I haven’t written about “climate change” for quite a while, mainly because the debate has become as flat as the global temperature trend. But two recent articles have stirred me to respond, in part because they ignore (or should I say deny?) that inconvenient truth. And in that tale there is the suggestion that the climate change paradigm is entering a crisis stage.
The most egregious is a study that purports to link the horrific Syrian civil war to climate change. Specifically it alleges that CO2->higher temperature->drought in Syria->civil war. This work is unscientific and manipulative, to the point of being mendacious, because every link in that causal chain is in dispute.
Even if one stipulates the first link, the second link is tenuous in the extreme. Like temperatures pretty much everywhere, temperatures in Syria experienced a jump around 1998, and have exhibited no real trend since. Climate models do predict that anthropogenic global warming should lead to drying in the eastern Mediterranean, but the mechanisms associated with this, namely a rise in air pressure and a change in sea surface temperature patterns, are not observed in the data. Yes, there has been an anomalous drop in precipitation in Syria, but this drop is substantially greater than CO2-driven climate models predict. Thus, the models upon which the CO2-drought causal link is based do not explain the observed data. Finally, as the study itself acknowledges, the water crisis in Syria has also been driven by bad water use policy as much or more as it has been by the decline in precipitation.
Then we get to the last link. Attributing any complex social phenomenon like a civil war to a single factor like a change in climate is a dubious exercise. Dubious in the extreme. Moreover, taken seriously, this hypothesis would predict that civil unrest/revolution in the Middle East would be associated with drought, and hence other countries in the region experiencing drought would be susceptible to revolution, and those not experiencing drought conditions would be less susceptible.
This prediction fails on both counts. Note that the Syrian revolution was a part of the “Arab Spring,” which resulted in a near simultaneous outbreak of civil strife in Libya, Egypt, Yemen, and Bahrain, as well as Syria. None of the first four countries experienced drought in the years leading up to 2011. Further, one country that did experience a decline in precipitation similar to that in Syria-Jordan-did not experience unrest. In other words, the theory has false positives and false negatives. Indeed, Syria is the only data point that matches. Cherry pick much?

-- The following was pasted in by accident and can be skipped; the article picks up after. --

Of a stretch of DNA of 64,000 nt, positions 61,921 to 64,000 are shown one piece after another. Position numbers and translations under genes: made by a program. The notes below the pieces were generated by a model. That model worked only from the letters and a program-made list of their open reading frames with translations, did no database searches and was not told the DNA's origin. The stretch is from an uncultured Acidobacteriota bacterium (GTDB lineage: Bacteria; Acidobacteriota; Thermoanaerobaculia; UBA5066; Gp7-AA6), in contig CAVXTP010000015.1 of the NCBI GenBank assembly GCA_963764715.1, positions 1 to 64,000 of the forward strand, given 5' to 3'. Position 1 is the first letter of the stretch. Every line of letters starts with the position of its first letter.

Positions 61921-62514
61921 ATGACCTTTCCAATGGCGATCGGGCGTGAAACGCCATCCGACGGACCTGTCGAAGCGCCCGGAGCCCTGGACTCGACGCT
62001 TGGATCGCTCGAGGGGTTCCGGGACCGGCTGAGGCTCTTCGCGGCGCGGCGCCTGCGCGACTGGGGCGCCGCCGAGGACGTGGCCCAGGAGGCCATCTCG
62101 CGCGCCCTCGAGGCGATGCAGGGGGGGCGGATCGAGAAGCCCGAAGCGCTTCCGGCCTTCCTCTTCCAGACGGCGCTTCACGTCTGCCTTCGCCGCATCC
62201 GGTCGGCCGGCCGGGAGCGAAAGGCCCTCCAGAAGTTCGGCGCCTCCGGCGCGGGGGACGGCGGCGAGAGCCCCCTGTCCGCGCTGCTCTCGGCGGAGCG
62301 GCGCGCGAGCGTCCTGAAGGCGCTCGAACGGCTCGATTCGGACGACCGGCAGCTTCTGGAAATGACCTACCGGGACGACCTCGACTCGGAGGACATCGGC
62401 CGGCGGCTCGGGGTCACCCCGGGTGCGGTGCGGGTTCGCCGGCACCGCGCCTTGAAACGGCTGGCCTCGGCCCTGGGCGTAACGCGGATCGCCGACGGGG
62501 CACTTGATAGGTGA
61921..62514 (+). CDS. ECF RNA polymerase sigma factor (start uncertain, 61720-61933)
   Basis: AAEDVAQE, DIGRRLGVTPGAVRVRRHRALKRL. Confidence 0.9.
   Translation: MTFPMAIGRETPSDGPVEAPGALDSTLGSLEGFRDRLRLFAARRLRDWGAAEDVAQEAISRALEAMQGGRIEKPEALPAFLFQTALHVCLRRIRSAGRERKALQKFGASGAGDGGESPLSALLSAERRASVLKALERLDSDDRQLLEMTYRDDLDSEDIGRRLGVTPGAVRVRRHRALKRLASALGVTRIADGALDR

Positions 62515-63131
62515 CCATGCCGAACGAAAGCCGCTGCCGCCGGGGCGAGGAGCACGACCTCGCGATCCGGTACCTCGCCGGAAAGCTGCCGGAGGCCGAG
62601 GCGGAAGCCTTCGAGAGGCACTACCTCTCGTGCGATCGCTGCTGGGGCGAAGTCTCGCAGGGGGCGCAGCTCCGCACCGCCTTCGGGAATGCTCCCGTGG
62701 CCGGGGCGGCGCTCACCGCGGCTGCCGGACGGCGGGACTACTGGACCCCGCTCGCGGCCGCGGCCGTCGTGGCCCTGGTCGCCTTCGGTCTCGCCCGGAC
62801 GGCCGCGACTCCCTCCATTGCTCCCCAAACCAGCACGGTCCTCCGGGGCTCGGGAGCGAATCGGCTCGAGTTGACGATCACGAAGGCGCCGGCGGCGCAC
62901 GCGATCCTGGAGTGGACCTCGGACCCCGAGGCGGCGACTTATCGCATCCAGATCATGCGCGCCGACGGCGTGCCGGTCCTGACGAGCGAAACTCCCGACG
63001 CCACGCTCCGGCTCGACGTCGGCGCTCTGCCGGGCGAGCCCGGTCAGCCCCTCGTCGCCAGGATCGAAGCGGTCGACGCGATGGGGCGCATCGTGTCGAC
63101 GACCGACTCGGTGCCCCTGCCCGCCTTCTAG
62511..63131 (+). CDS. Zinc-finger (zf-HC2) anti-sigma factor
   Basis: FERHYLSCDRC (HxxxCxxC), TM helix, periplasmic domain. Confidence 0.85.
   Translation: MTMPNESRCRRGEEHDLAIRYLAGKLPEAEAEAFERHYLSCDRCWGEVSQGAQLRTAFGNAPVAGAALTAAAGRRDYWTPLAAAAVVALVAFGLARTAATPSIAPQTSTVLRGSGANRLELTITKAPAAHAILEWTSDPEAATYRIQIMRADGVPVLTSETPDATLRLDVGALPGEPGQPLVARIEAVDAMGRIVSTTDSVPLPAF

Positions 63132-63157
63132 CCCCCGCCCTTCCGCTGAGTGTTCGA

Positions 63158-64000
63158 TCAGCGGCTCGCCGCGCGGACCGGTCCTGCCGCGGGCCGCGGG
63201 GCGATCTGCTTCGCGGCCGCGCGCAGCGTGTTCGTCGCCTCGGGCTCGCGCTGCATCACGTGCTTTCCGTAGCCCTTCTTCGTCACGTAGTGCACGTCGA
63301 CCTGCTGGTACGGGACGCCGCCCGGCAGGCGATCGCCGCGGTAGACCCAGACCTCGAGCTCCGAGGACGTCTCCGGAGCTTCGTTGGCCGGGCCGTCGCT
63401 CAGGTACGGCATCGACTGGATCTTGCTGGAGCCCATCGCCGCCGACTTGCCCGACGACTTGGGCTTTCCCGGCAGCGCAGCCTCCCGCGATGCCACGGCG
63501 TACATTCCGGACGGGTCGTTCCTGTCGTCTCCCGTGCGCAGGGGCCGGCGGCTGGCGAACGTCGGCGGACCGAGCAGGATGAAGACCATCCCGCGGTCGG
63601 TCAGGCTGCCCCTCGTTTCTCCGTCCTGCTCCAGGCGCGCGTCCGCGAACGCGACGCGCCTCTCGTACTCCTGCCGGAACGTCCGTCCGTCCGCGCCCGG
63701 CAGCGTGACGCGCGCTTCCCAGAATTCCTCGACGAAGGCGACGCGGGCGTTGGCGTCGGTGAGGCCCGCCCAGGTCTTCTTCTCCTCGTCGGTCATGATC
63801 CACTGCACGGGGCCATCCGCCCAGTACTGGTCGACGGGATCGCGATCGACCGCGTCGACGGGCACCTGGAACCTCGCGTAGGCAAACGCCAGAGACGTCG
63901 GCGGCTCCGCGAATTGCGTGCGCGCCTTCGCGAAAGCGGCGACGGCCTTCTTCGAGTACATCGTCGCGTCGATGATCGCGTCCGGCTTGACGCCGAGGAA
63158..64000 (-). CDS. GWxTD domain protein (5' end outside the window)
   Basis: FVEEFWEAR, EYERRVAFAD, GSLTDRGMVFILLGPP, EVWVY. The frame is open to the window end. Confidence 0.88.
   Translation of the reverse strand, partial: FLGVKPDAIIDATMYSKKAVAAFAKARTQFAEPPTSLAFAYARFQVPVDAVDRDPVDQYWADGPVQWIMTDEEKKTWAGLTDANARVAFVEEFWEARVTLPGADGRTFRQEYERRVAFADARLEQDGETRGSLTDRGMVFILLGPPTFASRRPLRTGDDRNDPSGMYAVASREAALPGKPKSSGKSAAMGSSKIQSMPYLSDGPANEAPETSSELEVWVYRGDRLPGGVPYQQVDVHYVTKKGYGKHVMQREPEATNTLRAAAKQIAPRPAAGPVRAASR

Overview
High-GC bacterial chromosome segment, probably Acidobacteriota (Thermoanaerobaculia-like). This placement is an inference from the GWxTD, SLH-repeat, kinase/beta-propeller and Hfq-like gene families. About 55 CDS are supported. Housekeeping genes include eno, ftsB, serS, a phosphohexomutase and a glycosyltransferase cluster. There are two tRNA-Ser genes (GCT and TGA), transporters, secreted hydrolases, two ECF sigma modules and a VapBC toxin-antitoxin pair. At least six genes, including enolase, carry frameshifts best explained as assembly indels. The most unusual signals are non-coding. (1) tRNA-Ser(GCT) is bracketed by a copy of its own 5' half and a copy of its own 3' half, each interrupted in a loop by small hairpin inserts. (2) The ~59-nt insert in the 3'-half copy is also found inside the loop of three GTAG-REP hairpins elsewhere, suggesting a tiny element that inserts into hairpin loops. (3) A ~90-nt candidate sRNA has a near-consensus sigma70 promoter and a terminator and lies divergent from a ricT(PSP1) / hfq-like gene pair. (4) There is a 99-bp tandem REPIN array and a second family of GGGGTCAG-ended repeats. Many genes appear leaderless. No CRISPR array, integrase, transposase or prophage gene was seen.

Further, there are numerous other factors unique to Syria that help explain the outbreak of unrest and the subsequent horrific civil war. These include most notably the existence of a long-ruling dictatorship of a religious minority regime locked in a decades-long death struggle with the Muslim Brotherhood, and the dramatic growth in Islamism in the region generally. Perhaps the socioeconomic dislocations resulting from the drought exacerbated the potential for conflict, but to promote that to the center of the narrative is dubious at best.
No, this seems another example of cynical opportunism, whereby the climate change establishment hijacks human misery to advance its cause. The recipe is familiar. Find some tragic event, and then construct some story-usually quite tenuous-linking that tragedy to AGW in order to push the agenda. This is not science. This is propaganda.
The other example is a study that uses an ensemble of climate models to make the frightening prediction that the rate of global temperature increase is almost certain to accelerate in the coming decade. The Guardian article states that this is based on “data from more than two dozen climate models.” Well, that’s exactly the problem. Models don’t produce data. They produce predictions, and the predictions of these models fail to match the real data in crucial ways. Most importantly, the lack of warming in the last 17 years is a black swan event that the models have uniformly failed to predict. But unabashed by the failure of their models to reproduce the recent past, and in particular to the failure of the real world data to live up to the models’ apocalyptic predictions over that period, the modelers confidently predict the near future: “Pay no attention to the last decade. Just wait! Apocalypse is around the corner!” This is Heaven’s Gate, not science.
The increasingly frantic efforts of the AGW alarmists is most likely a symptom of the failure of previous predictions to come true, combined with the failure of the previous alarmism to generate popular support for costly policies to mitigate CO2 emissions. It is a doubling down on belief, rather than a sober application of the scientific method. It is right out of Kuhn-the crisis stage of a paradigm. And that’s what AGW is: a paradigm, not “settled science” (which is an oxymoron).
Sadly, in an age where science has become politicized, this is accompanied by political witch hunts, such as the one waged by a watermelon Arizona congressman, that has led at least one scientist (Roger Pielke, Jr.) to “shift . . . academic work away from climate issues.”
Ironically, no doubt many of those who cheer such efforts also think Galileo was a hero. Square that circle for me.